Perhaps the greatest reason to care about our economic work as Christians, then, is that whenever we create anything, be it a good or a service, we are imitating and thereby glorifying the original Creator of all things. On the surface, all jobs that exist within an economy have value because if they didn’t, no one would pay for their services. In a deeper sense, however, to do any job purely for this monetary value is to fall into a circular pursuit of profit and possessions that Ecclesiastes condemns as “vanity” (Ecclesiastes 2:22–23). As the preacher of Ecclesiastes eventually concludes, in God’s economy there is greater value to be found in the work itself (Ecclesiastes 3:13). God does not need our services, and regardless of our involvement “the earth will be filled with the knowledge of the glory of the Lord as the waters cover the sea” (Habakkuk 2:14), but with something to do comes the opportunity to “do all to the glory of God” (1 Corinthians 10:31).

Our economy is fallen, but so beautiful was God’s original plan that the clear fingerprint of His design is visible even today. While the level of cohesion present in the Garden of Eden may be out of reach, we are mutually dependent and becoming ever more so as time goes on. Milton Friedman gave a famous example of our interdependence when he said that “there’s not a single person in the world who could make [a standard] pencil.” Wood comes from one place, graphite from another, and the expertise which shapes all of those independent parts is likewise distributed across the globe. This may be interpreted as a sign of humanity’s weakness, and it is, but it is equally true that such specialization is the best and most efficient way of making the product. Over time, an economy with many such products and services grows large and diverse enough that the success or failure of any given section begins to matter less. If wood becomes too expensive, the economy can shift toward mechanical pencils, and if we run out of graphite, pens can be used. In this way the economy functions very much like a living organism, adapting and self-correcting to serve the needs of its consumers and producers. The very interdependence that irks those who would make themselves into gods by their riches stands as the crowning achievement of the Lord’s economy.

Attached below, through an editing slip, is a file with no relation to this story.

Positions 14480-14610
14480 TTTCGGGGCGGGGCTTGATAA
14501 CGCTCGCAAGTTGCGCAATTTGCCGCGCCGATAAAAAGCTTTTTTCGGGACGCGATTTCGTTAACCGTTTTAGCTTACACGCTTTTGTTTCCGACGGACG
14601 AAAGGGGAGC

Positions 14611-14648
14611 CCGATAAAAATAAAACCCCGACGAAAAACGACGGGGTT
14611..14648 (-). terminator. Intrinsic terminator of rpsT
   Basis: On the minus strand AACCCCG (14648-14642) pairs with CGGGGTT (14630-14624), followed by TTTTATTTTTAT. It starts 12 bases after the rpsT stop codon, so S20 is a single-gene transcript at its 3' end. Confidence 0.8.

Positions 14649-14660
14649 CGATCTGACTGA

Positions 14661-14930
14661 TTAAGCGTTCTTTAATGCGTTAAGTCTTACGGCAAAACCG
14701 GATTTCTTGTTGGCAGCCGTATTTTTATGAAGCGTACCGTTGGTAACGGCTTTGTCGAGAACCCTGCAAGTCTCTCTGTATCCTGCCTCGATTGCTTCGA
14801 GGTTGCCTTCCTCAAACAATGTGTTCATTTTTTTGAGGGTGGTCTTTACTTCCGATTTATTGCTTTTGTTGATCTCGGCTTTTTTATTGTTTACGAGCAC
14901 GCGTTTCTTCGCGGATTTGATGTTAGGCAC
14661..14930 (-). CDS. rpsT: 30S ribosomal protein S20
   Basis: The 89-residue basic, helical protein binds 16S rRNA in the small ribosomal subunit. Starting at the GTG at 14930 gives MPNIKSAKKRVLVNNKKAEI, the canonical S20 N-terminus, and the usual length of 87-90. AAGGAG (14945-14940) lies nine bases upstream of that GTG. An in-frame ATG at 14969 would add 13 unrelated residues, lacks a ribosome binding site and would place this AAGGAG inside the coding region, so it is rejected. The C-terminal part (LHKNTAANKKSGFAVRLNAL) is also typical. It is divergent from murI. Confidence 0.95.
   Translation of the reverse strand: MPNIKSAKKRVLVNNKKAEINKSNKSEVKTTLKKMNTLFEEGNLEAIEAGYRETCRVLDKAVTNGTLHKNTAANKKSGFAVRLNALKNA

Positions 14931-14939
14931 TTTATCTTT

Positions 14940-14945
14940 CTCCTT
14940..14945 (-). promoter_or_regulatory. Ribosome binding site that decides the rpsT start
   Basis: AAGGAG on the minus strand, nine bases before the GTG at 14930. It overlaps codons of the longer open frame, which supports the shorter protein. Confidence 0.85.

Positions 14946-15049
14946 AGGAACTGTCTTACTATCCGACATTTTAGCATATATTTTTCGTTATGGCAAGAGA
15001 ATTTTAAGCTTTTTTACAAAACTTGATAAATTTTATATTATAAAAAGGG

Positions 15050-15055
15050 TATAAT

All of this creates a system based largely on relationships. Barring some exceptions, which come easily to mind precisely because they stand out against the general rule, economic competition is based on which provider can best fulfill the needs of the consumer. Shareholders choose companies, companies choose workers, and workers choose target consumers, who, in turn, choose the products that they like the most. At each stage, whether the next entity down the chain likes their buyers or not, they are obligated to serve them better than any other provider could. The overall result is something like a family. Each person is joined to others by chance and might have preferred a different draw, but for the sake of everyone involved, will need to make things work. In this age, the analogy works because families are likewise fallen, but the two will again be analogous in the age to come when relationships in both the economy and the broader family of believers are genuine. Even the shadow we now experience of that future reality is remarkable. If people must serve each other like this even when motivated primarily by self-interest, how much more beautiful will a selfless society be?